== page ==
Today’s CMOs need to be able to adapt to this environment, where consumer preference may not be driven by advertising means.

As such, CMOs are required to tailor strategies that cover the “full spectrum of the customer interaction” with the brand. One way for CMOs to embrace their new scope of work is to consider the speed that they want to operate at and identify the teams that are needed. This may mean bringing in a marketer, an engineer and a data scientist into a single team to achieve broader impact with cross-departmental expertise, he said.

Silas Lewis-Meilus, director, head of media APAC at GSK said at a recent panel discussion by Xaxis, attended by Marketing that an “omni-channel” marketing leader, no matter how the role named, is vital.

With growing fragmentation and innovation in the industry, he said that marketers cannot afford to live in a silo environment where they do not have a “sense of everything”. As the role evolves, he said there is even a possibility that “the best CMO in the future is not a marketing person, but simply one who has the ability to manage a team of experts effectively”. He added:

The assumption that you can be a pure creative CMO is a short-term solution.

However, Lewis-Meilus said it is natural for CMOs to have “comfort zones”, be it in creative or media. “It’s human nature to have that component of speciality. But fighting against that and delivering in the space you are potentially not comfortable and driving the business in those spaces, is where you will start to see a real uplift,” he said.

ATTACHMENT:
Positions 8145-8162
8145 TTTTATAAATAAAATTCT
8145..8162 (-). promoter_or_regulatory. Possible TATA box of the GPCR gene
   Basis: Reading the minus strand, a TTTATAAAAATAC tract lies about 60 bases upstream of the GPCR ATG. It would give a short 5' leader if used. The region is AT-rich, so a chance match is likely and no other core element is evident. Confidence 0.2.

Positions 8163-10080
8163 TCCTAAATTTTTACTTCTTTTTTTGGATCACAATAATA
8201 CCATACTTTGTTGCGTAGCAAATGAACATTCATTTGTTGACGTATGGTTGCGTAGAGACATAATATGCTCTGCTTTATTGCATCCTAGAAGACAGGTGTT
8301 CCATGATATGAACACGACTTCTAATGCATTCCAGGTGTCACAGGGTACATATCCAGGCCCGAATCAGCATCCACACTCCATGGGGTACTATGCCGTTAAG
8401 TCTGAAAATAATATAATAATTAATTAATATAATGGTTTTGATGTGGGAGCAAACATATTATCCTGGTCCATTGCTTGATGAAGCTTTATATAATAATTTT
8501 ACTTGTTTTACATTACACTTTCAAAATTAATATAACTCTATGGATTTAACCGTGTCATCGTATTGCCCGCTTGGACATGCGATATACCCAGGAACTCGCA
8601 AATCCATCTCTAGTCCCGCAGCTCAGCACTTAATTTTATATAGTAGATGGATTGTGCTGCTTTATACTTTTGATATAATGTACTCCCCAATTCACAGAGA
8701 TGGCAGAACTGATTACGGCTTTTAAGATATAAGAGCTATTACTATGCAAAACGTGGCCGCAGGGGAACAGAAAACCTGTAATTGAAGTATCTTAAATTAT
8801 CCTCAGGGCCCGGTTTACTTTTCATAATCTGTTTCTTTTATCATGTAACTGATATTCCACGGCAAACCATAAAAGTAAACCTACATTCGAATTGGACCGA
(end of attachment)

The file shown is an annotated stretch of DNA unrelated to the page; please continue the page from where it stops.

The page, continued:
Adding on, Fonterra global’s out-going CMO Anindya Dasgupta said CMOs are required to be “extremely analytical while being highly creative”. This comes as they are increasingly tasked to deliver an integrated business solution rather than a marketing campaign.

“You need to understand numbers. A CMO of the future must have experience naturally from selling, should understand how retail works, have some amount of sales experience. Event and supply chain is also pretty critical to some extent,” he added.

With the right person, Dasgupta said a CMO can become the CEO’s right hand, owning their own agenda as well as profit and loss. He explained that CMOs of the future not only look after brand-building but also at the execution side of the business. He added

The job is becoming a lot more of an actual delivering results rather than just a blue sky marketing campaign.

Whether the position is called CMO or CGO, according to R3 founder Shufen Goh, the role has to have a “direct accountability” to business and sales, from top of the funnel to bottom. She explained: “This means that the CMO should have influence over product design, pricing, distribution. With data being the fuel that can create the seamless and personalised customer experience, the CMO needs to be a creative engineer.”

Adding on, she advised CMOs to surround themselves with a new ecosystem of partners and learn a new language to “effectively orchestrate and integrate” technology and creativity.